When our daughter first heard we were considering moving from the US to England, she just couldn’t stop laughing. She thought it was a joke. Nevertheless, we are here and the things that are different are not necessarily what we anticipated…
The Property Market & The French
sent 3 April 2006
Greetings from England, where we finally have a bit of sun and warmer weather!
I have not written recently lately because we moved in January, which created complete chaos in the household. Now we are back on track and have traded in our stylish Victorian mansion for a more modest 1930’s style home that is much more suitable for our lifestyle. The new house is short and wide, instead of tall and slim like the “old” one. This means that all of us sleep on the same level and Samantha is no longer the princess in the tower with her own bathroom. We are only blocks (or roads, as people say here) away from the “old” house, so we do not have to start all over again. The road is a very friendly one (actually it is the people, not the road, but that is how we refer to things here in England). One of the great features of the new house is a heated kitchen floor. Instead of having a radiator, the heating is under the floor. Samantha and I discovered this when we took possession of the house. We must have looked a bit odd in our completely empty kitchen lying on the floor enjoying the warmth, much like our cat Oliver now does every day.
We had what one of my friends calls a very un-English introduction to our neighbours on our first sunny Saturday. As Matt and I walked out of the house to take a stroll, a man came bounding across the street with his arm outstretched and a big smile on his face. Then several other neighbours also came over to introduce themselves and tell us how nice it is in the summer here because all the children play out in the road and the adults stand around and chat. I am looking forward to that. In the meantime, our old house is on the market to be sold for a mere £1,095,000. Yes that is over a million pounds. I can now check “live in a million pound house” off of my list of things to do before I die. Keep in mind that using recent exchange rates, I can say I lived in a 2 million dollar house. Not bad, huh?
More recently, we hosted a French exchange student. Our student came for a week as part of a school-sponsored program, and Samantha will go to France in June to stay with her family. It was a terrific experience. Our student is an incredibly confident and friendly 12 year old girl. She fit right in with our family, except she did not give in to teenage urges to grunt as a form of communication or to leave her bedroom a complete mess. There were times that I was hoping we could trade one of our children in for her, but then I figured that she was probably on her best behaviour and had a messy room waiting for her in France. Just before she arrived, I had concerns about how she would feel about arriving for her exchange in London and finding out she was staying with an American family. Then I realized that many of the other people who were hosting students didn’t exactly fit the mould of “British family” either. Our student’s best friend stayed in a household where the father is Anglo-Indian and the mother is Polish. Another friend of Samantha’s hosted a student in a house where the father is British, but the mother is Brazilian. I don’t know the ethnic backgrounds of the other hosting families, but I decided that St. Margaret’s has a global community and that is probably part of the experience. Besides in our house, we have 2 American parents and a British (sounding) daughter. It turns out, I needn’t have worried anyway. Although our student is French, her father was educated at Oxford. Her friend speaks French with her mother at home, but English with her father because French but he doesn’t speak French very well. He is English. The world just seems to get smaller and smaller.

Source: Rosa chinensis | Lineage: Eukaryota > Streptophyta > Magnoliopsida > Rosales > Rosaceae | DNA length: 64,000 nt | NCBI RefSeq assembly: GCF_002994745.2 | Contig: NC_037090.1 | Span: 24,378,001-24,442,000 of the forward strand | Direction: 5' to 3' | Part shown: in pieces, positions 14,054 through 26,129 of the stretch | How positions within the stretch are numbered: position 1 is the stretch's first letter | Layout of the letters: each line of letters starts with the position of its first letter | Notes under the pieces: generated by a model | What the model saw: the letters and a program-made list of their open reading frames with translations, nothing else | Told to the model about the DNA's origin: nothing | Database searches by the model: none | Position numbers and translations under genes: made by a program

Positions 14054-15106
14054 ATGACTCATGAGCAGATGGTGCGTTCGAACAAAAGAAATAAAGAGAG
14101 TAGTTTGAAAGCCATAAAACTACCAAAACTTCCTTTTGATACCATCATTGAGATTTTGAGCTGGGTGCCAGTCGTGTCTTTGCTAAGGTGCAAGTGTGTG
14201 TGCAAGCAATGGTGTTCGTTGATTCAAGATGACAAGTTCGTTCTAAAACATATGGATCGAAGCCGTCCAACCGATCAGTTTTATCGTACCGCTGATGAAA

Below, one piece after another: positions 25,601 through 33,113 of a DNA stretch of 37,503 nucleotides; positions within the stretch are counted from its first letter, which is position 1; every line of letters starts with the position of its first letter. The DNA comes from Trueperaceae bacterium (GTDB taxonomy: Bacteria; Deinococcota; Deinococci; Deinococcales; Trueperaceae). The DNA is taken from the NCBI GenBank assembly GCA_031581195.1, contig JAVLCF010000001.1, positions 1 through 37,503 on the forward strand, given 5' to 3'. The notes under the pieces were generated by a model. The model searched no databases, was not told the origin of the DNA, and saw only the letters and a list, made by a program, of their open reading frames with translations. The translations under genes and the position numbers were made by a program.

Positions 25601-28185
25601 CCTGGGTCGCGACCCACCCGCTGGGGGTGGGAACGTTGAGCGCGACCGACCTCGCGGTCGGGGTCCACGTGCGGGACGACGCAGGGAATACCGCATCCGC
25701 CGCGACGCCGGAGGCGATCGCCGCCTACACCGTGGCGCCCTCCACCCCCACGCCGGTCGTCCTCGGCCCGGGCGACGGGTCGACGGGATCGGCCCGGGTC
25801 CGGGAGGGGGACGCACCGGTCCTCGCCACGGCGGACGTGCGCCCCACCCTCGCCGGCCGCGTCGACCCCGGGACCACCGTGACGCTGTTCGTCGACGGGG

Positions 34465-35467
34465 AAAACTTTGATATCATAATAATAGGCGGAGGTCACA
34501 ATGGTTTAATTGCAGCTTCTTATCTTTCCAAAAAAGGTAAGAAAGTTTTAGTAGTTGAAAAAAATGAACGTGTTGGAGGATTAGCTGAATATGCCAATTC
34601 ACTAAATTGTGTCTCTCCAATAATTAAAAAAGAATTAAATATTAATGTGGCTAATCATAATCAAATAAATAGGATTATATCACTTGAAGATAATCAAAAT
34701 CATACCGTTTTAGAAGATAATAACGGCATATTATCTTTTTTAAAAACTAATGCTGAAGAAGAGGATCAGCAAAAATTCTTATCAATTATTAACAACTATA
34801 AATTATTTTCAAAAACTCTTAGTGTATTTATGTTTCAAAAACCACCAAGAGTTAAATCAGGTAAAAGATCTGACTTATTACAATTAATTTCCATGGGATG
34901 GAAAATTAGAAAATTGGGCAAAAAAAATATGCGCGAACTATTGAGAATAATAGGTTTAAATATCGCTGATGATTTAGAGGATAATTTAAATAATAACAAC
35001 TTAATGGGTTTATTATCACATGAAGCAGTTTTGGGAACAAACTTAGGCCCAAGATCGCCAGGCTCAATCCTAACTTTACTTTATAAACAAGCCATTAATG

Daniel and Nicholas started golf lessons this past Saturday Matt is thrilled to finally have family members who will join him on the links (for non-golfers, the links is another name for the golf course). The lessons may have been a bit of a let down for Daniel, simply because he could not walk out on to a golf course and get a hole in one. Golf is not a sport that comes easily. I think it will take a great deal of work for the boys to have success, but they both seem interested enough to stick with it. Besides, both Daniel and Nicholas received golf clubs for their birthdays and need to make good use of that investment. Samantha and I plan to send the boys off to play golf and hit the spa or the shops every weekend. I’m not sure how long our pocket books will last with this plan.
We are all doing well and enjoying the recent weather. I hope you all are doing well also. Write and tell us what is going on in the Maryland/DC area. Somehow reading about Condoleeza Rice visiting nearby just isn’t enough. I need to hear more about you all.
These are emails from a recent ex-pat to St Margarets, Stephanie Grefsheim. They are presented as they were originally sent to her friends and family in Rockville, Maryland, USA (except for the occasional translation of some very American terms).